Intarcia-Platform-Technology-3
Intarcia's mini-pump

This startup may have just revolutionized Type 2 diabetes treatment

Aug 19, 2015

"It was a very big bet, because it's not the sort of things that companies like ours generally do," says Kurt Graves, CEO of Boston-based biotech startup Intarcia Therapeutics. "But it worked completely. It's a dream come true."

Graves is talking about Intarcia's decision in early 2013 to launch head-to-head tests of its lead diabetes drug candidate against Merck's (mrk) Januvia, the world's leading oral diabetes medication with around $6 billion in gross sales. The tests involved around 535 patients suffering from Type 2 diabetes, and were done separately from Intarcia's more traditional Phase 3 trials that compared its drug to a placebo.

Last night Intarcia announced the top-line results, purporting to show that patients put on Intarcia's drug nearly doubled glucose reductions and just over tripled weight loss, when compared to those who were put on Juvania. Graves says that the company is in negotiations to publish its full results in a "prestigious" scientific publication, but that he wanted to get the basic information out as soon as possible.

"Whenever you're involved in a major trial that finishes, I think it's good to publish the results," Graves explains. "First, it's a courtesy to the investigators and patients who participated in the trial, or for investigators doing other trials. Second, even though we're a private company, we operate like a public one and we'd consider this to be material information for our investors. Third, this study is going to trigger a $100 million payment from a $300 million royalty deal we announced earlier this year."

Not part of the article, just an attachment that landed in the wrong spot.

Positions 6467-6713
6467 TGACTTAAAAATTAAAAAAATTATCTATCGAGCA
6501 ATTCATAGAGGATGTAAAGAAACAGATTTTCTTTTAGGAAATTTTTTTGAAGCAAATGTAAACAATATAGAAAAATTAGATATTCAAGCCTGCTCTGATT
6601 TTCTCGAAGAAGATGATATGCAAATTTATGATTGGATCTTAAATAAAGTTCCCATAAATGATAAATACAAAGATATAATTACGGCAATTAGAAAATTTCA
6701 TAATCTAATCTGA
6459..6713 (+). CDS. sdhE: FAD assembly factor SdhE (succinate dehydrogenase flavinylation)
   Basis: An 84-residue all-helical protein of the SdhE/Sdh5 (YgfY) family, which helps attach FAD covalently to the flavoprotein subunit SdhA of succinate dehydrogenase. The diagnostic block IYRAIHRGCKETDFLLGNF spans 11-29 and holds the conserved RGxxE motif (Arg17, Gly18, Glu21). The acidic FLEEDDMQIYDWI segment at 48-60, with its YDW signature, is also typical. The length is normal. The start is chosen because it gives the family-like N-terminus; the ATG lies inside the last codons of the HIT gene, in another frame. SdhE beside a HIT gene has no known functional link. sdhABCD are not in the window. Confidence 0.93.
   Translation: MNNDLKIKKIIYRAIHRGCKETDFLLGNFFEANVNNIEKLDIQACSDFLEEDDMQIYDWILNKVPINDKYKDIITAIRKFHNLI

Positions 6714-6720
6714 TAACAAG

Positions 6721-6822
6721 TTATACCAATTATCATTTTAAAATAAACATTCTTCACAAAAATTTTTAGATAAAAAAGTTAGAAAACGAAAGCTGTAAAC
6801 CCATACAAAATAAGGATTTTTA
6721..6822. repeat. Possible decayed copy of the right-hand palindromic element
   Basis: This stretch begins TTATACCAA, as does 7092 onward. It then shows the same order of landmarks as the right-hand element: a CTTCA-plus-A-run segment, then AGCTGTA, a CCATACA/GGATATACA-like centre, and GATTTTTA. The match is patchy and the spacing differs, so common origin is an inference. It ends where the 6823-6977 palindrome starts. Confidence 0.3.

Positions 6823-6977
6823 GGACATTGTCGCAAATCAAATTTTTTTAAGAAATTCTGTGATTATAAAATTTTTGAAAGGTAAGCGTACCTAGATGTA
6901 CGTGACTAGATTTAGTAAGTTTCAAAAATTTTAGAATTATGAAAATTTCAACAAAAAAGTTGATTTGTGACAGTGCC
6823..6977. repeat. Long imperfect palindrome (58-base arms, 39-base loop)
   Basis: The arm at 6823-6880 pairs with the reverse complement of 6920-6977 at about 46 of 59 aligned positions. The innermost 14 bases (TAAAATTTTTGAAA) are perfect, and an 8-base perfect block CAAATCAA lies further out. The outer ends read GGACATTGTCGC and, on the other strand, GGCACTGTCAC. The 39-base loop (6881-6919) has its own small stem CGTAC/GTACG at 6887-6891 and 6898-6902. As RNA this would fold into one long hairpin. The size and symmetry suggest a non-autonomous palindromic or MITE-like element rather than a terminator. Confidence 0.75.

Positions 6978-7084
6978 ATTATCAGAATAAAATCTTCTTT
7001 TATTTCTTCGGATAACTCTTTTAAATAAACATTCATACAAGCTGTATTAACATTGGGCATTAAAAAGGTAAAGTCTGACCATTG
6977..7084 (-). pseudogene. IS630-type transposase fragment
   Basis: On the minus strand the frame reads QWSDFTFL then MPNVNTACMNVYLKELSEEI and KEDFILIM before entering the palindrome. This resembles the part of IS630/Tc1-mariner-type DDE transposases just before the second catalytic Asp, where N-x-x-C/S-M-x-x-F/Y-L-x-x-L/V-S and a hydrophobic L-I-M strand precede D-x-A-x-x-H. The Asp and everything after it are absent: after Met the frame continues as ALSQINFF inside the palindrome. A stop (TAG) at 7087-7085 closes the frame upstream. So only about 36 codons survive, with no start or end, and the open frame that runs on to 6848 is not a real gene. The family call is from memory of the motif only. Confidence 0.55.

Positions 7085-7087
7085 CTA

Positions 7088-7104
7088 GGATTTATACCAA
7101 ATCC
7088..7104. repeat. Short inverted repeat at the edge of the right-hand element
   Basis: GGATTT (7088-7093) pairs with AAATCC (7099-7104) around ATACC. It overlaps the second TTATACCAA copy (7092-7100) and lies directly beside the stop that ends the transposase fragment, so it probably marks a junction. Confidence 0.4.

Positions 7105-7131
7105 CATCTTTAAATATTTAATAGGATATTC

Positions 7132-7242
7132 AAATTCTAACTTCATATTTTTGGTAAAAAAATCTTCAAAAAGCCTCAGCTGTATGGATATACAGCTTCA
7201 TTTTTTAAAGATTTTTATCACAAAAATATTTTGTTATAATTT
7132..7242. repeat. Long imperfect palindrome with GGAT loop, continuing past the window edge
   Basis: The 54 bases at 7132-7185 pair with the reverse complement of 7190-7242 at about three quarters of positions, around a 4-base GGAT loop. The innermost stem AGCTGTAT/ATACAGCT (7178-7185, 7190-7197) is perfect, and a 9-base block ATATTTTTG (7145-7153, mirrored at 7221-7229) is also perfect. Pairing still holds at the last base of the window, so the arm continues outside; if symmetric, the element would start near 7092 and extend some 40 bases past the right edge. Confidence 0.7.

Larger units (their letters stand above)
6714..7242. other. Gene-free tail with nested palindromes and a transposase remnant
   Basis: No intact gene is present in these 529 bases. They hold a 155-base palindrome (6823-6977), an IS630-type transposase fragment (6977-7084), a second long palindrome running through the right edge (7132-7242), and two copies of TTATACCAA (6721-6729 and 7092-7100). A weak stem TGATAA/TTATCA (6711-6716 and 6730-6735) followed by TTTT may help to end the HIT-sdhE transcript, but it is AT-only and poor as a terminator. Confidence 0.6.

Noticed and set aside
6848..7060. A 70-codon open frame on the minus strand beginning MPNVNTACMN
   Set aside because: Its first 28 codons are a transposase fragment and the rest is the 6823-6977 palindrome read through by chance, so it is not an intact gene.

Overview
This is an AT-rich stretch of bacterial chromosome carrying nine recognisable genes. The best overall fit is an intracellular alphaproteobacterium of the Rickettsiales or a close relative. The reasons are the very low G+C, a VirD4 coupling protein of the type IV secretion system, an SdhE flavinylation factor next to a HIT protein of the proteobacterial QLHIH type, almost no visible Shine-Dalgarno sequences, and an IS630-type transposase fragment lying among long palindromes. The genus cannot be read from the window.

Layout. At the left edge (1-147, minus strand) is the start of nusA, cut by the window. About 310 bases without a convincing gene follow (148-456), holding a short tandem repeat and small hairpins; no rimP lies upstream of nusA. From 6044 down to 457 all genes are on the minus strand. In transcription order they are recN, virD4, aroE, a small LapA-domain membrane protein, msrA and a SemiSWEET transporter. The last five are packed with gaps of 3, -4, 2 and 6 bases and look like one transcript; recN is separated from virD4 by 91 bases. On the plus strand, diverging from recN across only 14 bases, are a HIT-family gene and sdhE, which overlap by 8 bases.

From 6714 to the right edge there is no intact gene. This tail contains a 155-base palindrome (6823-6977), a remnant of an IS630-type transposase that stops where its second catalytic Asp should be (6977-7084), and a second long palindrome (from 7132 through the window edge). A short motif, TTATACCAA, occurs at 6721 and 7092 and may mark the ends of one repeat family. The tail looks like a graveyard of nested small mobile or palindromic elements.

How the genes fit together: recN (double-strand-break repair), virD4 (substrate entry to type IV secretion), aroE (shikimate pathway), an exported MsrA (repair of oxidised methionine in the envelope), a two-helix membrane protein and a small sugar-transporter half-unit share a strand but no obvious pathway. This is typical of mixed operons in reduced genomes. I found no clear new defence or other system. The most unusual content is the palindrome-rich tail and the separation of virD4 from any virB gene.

What's particularly notable about Intarcia's drug is that it isn't taken orally. Instead, it is contained in a matchstick-sized osmotic pump that is implanted during a one-minute outpatient procedure, and which can provide continual treatment for up to a year.

Intarcia now plans to file for FDA approval in the first half of next year, after which the drug would undergo a review process that typically lasts around 12 months. That means that the company could be directly competing with Merck by mid-2017.

That's also around the same time that Intarcia would plan to go public, as Graves has said he believes the company would be undervalued until it reaches commercialization. The aforementioned royalty deal valued Intarcia at upwards of $5.5 billion, compared to the $1.6 billion mark it received from a $200 million venture capital financing last year.

A Merck spokeswoman declined to comment specifically on the Intarcia results, but said that Merck is "confident that physicians will continue to choose Januvia... a once-daily pill that has been studied in more than 14,000 people with type 2 diabetes and has been used by millions of patients."

It also is worth noting that Intarcia's board of directors includes former Merck executive Nancy Thornberry, who oversaw Januvia discovery and development.

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